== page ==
Charlie Parr holds an air of mystery about him. The story goes that one spring day in 1979, a young Charlie Parr made his way down to East Side Lake in Austin, Minnesota carrying a Johnson 9.9 outboard motor and half of a gallon of gas. His pockets were stuffed with stolen cans of Blatz. The motor did him no good at the lake since he didn’t have a boat, but he was lucky and traded it to a truck driver at a nearby filling station for a beat up Gibson 12-string guitar. He kept the gas.
On his site he is described as both a confused and shy individua. He plays with a great deal of energy and easily grabs the attention of anyone in the room at the time. He plays original and traditional folk and Piedmont-style blues, accompanying himself on National resonator guitars, 12-string guitar and sometimes a banjo.
According to his biography: Charlie Parr has failed at most things in his life. Music seems to have rendered him unemployable and is the only thing he’s ever done with any confidence. A lot of folks have been saying nice things about Charlie, despite the lingering odors and indecipherable comments he makes. It says a lot about folks; they’re hanging in there with him, in spite of himself – I don’t doubt any of it for a minute.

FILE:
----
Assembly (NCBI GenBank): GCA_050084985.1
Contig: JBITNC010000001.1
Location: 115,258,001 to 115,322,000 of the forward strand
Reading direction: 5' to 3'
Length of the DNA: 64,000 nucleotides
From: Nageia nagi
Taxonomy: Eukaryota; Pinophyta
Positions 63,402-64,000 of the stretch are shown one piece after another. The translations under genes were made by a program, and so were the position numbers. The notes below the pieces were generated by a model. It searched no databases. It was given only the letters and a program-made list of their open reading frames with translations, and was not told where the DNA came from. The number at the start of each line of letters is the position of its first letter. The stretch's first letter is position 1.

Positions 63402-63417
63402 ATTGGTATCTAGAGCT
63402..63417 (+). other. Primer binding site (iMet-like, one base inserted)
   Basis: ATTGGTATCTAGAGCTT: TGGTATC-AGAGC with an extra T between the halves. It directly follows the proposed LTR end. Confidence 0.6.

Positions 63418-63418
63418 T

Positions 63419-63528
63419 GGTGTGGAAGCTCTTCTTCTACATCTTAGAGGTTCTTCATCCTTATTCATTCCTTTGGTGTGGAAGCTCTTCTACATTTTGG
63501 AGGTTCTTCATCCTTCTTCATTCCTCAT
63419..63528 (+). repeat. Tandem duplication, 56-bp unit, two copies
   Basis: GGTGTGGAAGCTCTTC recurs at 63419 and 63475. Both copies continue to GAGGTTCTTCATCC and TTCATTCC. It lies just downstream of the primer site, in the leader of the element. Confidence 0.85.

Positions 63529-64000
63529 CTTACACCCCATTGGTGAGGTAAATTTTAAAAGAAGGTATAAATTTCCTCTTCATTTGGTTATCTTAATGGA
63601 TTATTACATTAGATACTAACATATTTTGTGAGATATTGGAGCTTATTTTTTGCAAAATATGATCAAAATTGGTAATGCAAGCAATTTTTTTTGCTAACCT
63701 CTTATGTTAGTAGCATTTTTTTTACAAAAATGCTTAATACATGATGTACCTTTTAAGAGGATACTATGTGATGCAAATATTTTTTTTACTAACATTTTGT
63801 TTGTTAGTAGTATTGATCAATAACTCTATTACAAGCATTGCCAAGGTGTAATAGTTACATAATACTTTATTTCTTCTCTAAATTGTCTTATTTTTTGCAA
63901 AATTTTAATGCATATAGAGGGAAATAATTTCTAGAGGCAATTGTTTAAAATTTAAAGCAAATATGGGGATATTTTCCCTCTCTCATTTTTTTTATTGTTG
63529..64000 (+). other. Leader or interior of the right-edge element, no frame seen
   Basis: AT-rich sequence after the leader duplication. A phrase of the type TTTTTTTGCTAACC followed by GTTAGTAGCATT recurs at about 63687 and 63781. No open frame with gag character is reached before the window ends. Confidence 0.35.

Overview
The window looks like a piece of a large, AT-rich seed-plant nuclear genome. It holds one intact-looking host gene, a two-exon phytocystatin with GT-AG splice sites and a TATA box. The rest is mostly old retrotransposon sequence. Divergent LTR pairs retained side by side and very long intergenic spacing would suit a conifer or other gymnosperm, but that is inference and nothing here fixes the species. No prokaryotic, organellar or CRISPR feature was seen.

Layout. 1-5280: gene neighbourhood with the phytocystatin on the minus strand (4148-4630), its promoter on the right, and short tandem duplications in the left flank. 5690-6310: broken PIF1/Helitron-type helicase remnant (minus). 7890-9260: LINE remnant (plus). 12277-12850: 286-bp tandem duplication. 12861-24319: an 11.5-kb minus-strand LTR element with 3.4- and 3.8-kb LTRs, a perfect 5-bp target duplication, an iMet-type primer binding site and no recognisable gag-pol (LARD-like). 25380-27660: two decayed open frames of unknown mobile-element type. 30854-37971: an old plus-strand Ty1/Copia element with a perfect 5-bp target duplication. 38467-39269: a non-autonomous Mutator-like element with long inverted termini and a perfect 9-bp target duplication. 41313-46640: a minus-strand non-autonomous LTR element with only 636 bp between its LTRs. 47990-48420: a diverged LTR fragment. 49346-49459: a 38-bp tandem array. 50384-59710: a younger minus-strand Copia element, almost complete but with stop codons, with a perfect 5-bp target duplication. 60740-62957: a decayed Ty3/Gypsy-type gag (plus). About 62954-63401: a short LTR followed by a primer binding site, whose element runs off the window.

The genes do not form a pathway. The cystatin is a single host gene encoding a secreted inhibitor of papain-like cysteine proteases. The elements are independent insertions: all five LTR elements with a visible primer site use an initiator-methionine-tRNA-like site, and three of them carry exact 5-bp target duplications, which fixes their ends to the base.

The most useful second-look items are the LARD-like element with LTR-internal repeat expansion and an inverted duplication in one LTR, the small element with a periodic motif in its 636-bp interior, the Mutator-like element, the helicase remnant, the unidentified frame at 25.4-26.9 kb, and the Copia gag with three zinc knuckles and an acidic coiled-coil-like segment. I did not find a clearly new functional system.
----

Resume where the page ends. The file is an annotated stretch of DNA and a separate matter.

He has managed to sneak out another album called When the Devil Goes Blind which is due for release in October.
I Dreamed I Saw Jesse James Last Night
South Of Austin, North Of Lyle
Where You Gonna Be
For The Drunkard’s Mother
Ain’t No Grave Gonna Hold My Body Down
Up Country Blues
I Was Lost Last Night